Discover international travel for the over 50's and take a trip to visit the sites of Koblenz, Germany, a picturesque town
teeming with history and classic architecture.
Tags:Discover Koblenz in Germany,German architecture tour,Koblenz statues,TheSeasonedTraveler,visit the Rhine area in Germany,george bauer,germany travel tips,koblenz in germany,travel for senior citizens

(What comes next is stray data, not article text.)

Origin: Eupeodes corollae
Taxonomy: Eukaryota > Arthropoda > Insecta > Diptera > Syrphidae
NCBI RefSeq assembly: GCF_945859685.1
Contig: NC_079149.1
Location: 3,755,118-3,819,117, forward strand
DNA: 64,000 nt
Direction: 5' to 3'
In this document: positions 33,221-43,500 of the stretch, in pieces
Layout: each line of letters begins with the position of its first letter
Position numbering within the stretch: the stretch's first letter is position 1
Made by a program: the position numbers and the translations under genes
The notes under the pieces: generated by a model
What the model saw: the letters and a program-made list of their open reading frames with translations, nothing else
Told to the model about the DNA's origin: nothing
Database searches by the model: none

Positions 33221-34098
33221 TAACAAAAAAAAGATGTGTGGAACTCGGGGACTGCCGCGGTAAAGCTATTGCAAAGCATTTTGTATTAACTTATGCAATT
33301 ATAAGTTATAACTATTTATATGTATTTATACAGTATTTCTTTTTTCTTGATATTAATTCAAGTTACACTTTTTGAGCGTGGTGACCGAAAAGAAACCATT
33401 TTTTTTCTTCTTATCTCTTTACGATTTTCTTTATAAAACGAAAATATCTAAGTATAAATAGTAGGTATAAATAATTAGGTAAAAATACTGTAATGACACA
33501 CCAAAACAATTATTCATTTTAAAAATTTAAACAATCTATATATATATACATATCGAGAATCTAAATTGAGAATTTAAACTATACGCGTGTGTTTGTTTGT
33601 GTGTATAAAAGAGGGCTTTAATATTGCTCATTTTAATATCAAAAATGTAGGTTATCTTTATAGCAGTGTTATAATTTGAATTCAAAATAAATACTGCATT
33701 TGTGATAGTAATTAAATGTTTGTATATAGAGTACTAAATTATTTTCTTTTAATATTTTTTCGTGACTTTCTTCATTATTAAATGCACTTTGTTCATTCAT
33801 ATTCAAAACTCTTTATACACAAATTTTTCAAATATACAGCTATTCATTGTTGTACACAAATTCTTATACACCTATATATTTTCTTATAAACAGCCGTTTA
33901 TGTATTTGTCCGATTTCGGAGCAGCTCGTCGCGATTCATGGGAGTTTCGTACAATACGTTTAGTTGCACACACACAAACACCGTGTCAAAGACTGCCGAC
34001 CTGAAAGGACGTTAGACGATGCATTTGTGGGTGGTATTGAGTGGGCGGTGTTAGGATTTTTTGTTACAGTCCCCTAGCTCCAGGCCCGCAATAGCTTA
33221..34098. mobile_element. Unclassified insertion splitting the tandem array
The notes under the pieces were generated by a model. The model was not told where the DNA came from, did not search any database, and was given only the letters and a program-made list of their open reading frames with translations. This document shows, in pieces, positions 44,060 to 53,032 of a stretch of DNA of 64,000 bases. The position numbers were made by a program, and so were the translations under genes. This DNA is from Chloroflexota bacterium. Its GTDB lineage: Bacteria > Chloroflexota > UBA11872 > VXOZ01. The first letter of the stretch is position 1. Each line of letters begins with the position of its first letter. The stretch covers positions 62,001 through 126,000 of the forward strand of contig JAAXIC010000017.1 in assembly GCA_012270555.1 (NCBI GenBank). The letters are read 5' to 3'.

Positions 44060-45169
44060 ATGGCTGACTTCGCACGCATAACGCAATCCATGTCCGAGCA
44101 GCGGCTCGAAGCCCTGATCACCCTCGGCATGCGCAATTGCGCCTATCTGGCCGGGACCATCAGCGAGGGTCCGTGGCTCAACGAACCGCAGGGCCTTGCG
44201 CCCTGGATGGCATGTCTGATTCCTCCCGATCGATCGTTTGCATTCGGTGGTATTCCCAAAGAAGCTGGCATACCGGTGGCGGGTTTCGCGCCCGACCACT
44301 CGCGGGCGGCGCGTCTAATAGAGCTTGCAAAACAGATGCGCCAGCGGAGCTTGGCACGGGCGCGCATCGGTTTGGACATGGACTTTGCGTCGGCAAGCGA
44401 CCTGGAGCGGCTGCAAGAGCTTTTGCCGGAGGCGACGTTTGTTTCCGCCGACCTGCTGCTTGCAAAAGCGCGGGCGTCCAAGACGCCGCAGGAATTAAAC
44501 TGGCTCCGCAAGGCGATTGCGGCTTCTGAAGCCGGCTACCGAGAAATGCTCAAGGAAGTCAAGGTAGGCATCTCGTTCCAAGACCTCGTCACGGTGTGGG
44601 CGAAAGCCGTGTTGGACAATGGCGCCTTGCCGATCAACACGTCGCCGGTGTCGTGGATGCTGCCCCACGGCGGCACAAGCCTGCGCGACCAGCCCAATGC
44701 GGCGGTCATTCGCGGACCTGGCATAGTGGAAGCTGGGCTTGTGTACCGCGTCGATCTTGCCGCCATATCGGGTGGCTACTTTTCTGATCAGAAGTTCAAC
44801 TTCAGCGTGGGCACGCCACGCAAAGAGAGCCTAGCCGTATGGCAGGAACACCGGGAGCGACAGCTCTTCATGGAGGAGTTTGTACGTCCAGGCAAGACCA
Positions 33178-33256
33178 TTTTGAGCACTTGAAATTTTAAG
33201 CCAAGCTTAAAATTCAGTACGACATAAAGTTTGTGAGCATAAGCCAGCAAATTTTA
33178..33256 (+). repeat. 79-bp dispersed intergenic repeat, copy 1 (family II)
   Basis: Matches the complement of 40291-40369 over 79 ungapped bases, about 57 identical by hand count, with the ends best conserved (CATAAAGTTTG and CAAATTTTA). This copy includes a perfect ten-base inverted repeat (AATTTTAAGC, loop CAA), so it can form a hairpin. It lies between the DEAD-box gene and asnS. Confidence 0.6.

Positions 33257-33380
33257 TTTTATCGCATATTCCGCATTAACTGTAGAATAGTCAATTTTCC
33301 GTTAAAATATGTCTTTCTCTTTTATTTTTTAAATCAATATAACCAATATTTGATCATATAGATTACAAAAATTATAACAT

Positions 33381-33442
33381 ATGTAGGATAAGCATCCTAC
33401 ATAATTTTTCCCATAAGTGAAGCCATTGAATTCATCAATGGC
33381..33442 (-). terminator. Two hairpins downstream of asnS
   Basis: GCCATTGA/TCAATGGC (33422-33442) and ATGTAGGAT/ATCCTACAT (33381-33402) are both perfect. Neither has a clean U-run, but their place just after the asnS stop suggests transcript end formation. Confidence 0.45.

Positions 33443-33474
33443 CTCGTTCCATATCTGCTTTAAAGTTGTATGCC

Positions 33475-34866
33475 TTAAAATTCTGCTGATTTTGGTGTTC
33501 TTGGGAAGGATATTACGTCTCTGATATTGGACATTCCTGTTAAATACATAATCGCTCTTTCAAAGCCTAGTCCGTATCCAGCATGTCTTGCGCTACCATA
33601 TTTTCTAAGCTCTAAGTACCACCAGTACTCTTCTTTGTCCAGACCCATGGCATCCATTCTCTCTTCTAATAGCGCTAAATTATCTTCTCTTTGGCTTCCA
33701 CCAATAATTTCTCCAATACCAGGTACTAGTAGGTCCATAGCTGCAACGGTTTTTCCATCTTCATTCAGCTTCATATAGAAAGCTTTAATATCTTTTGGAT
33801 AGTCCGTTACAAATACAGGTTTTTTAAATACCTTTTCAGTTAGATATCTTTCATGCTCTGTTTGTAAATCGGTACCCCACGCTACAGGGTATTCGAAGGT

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George: Hi and welcome to the Seasoned Traveler, I’m George Bauer. Bauer, that’s German and that’s one of the reasons why we’re here in Germany. On this program, we’re going to take you to some of the larger towns and the smaller villages that make this country so special even for those of us who aren’t of German ancestry. It’s a picturesque and magical place appealing to most tourists but especially to seasoned travelers. The region teems with rich history, classic architecture and not a single American style shopping mall anywhere in sight. So here’s our route. We’re in southern Germany so we’ll be stopping in Koblenz, Rudesheim and Mainz, also Heidelberg, Wertheim, Wurzburg, Rothenburg and then Bamberg. A lot to see so let’s get going. And we start in Koblenz. Ruddy Reitsma is my helper on this expedition. Ruddy: Best of all is the rivers. You have the confluence of the Moselle and the confluence of the Rhine which of course the tours mean more trade and therefore this area will be here so from the German Corner, a very significantly very important town. The – you see up over here is the Kaiser Wilhelm after defeating the French in 1871, a unified Germany and that’s why you have the 16 flags over here of Germany so it’s actually called the German Corner and significantly enough, the horses rear end is facing France. George: And in the center of town some history and some humor. Ruddy: What we have over here is the statue in Koblenz known specially of a policeman and a lady over here who’s a merchant. As you can see, she’s selling potatoes, carrots and cabbages and things like that. The story behind this that the people here in Koblenz are very humorous and they like to always tell stories, traditional stories of the towns. And in this case over here, this merchant, she was selling her vegetables as any good merchant will be doing and unfortunately, everyday, a dog came over and urinated on her goods. This got her really mad and one day she actually realized there was a competition at the end of the corner that would send the dog on purpose to – on her goods so they would purchase from them and not from her. So she brings the case up to the police and the policeman says, do you have any proof. She says no because the dog obviously doesn’t talk. So the policeman would say the only thing I can do is give that dog a ticket and that is actually what he is doing here. The other interesting feature of the square over here Mainz Square is that yellow building over there with red warnings around the windows. That is a house where actually Metternich was born, the secretary of state and chancellor of the Austria Hungarian Empire and after Napoleon was defeated, he actually thought of redesigning the borders and plans of the different countries throughout Europe. The city of Koblenz here as well, this building behind us in Mainz Square, it’s actually where they used to mint their own coins because the city makes so much money actually on the trade that they had on the Rhine and on the Moselle. The other interesting thing over here is you see behind there, that is actually story of Max and Moritz and to make a quick story a big short, you can actually see them on top of the ceiling over there with a fishing rod. They’re actually stealing these chickens from the first floor and you have a dog over there, the white dog starts barking and in the lower floor, you have the owner of the inn. He has a dog barking, of course, what happened, she goes upstairs and no more chickens are left in the pot and she presumes it is the dog who has eaten them all. To tell the story, how it all finishes is actually Max and Moritz get caught because after eating the chickens, they go for a nap and they are found with the bones etc. etc. and they’re taken into custody if you want and the fairytale tells of them, they are put inside a grinder, grinded through and come out as meat on the other side and are fed to the chickens. George: Nearby Marksburg Castle dating back to 1607. It’s one of the best preserved castles in Germany and it’s the only hill castle never destroyed by either war, fire or other natural means. Its main tower is 130 feet tall, about 40 meters and its library holds the world’s largest collection of books on medieval castles. Construction began in the 12th century with the castle keep. Work continued for centuries and in fact it was still going on when I was here. The view from up high to the Rhine River below is absolutely spectacular. And given its height you can understand why this castle was never overrun by invaders. There’s a more modern highlight just down the hill, a local brewery serving beer and sausages.